The massive ride-sharing startup envisions a world of flying commuter vehicles not that far down the road. Or is that flight path?
Flying cars have been a trope of every science fiction vision of the future from "The Jetsons" to "Blade Runner" and "Back to the Future," yet we've made little real progress taking traffic to the skies. Now the ultimate uber-startup has a plan to finally make it a reality.
On Thursday, Uber dropped a 99-page white paper (PDF) and companion Medium post by Chief Product Officer Jeff Holden describing "Uber Elevate," the company's vision for on-demand urban air transportation.
The basic idea is to build out a network of small electric aircraft called VTOLs that can hover and take off and land vertically like a helicopter, but are much more efficient, as well as less noisy and expensive, than a chopper. They might not be true flying cars in the sense that they could also be driven down a highway, but Uber envisions them used for commuting from suburbs and getting around cities. Think of it more like a flying replacement for the way most of us use cars today.
Naturally, Uber also sees ride sharing, or rather flight sharing, as the way to get flying cars off the ground. You can actually order a flying car today from the likes of Terrafugia. These vehicles have a design you could feasibly drive down a highway to your nearest airport, deploy your wings and take flight. But it will set you back a couple hundred thousand dollars, so it's hard to see it supplanting all those countless Toyota Camrys around town in the next few years.
Uber's plan focuses not only on the technology to bring flying cars to the masses, but on the economics that could actually make the plan work.
"In the long-term, VTOLs will be an affordable form of daily transportation for the masses, even less expensive than owning a car," Holden writes. "Once the ride-sharing service commences, a positive feedback loop should ensue that ultimately reduces costs and thus prices for all users...Logically, this continues with the pooling of trips to achieve higher load factors, and the lower price feeds back to drive more demand. This increases the volume of aircraft required, which in turn drives manufacturing costs down."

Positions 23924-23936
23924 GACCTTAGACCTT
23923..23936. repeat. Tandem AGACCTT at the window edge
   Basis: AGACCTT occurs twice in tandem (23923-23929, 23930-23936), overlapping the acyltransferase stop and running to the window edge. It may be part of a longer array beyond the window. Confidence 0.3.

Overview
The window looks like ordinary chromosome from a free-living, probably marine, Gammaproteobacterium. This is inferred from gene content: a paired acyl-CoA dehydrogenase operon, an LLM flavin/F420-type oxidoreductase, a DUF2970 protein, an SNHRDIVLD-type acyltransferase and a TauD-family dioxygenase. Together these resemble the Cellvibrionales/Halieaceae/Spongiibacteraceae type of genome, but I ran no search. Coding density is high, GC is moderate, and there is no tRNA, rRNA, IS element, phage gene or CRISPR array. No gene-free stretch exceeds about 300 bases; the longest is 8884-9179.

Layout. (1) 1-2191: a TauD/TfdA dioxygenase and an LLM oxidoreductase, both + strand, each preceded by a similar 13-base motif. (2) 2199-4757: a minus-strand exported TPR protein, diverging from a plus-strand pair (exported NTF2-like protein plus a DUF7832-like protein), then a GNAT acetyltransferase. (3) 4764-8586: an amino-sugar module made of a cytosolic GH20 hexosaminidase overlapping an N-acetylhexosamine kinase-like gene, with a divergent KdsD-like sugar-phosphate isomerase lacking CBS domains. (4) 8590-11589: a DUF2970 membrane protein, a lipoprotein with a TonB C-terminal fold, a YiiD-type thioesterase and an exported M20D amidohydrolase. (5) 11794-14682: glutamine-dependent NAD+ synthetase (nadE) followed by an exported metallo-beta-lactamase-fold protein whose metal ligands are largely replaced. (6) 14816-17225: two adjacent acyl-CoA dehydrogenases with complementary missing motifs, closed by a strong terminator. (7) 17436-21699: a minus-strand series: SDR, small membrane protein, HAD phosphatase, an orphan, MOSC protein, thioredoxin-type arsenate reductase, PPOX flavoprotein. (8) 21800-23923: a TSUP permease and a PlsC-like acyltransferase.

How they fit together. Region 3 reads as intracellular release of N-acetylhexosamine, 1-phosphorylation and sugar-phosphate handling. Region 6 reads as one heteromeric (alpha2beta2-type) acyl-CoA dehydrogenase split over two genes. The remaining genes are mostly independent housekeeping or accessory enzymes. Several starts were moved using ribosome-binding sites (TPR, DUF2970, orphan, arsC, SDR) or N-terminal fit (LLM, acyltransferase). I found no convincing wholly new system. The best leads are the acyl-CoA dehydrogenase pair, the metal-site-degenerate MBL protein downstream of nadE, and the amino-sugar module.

In other words, Uber hopes to use its ride-sharing model to take commuting to the next level, literally.
In addition to Uber's proposed business model, the company has existing proof of concepts for VTOL technology on its side, with a number of companies, plus DARPA, NASA and others, working on their own models. Coincidentally, Boeing was granted a patent for its latest VTOL design the same week Uber dropped its white paper.
Uber's plan goes on to address the handful of significant barriers to its success. First, these new vehicles would have to be certified by government regulators. Unfortunately, the wheels of the Federal Aviation Administration and its counterparts around the world haven't always moved quickly, and arguably for good reason. Uber lays out a 10-year plan for certification that sees initial urban flight operations and testing happening around 2025.
For the idea to succeed, better battery technology, takeoff and landing infrastructure in cities, pilot training and air traffic control measures are just a few of the issues Uber says will need to be sorted out in the coming years.
Not surprisingly, one helpful innovation Uber sees in its long-term vision for a flying car-sharing network is one it's testing right now on the ground: autonomous vehicles.
That's right. If Uber has its way, optimistically we could be commuting in self-flying cars by the end of the next decade.
Could the dream finally be coming true? So many have failed to deliver on this one that we won't be holding our breath, but it sure will be nice not to have to deal with navigating all that pesky ground traffic on the way to the spaceport before the long trip to visit family at the colony on Mars.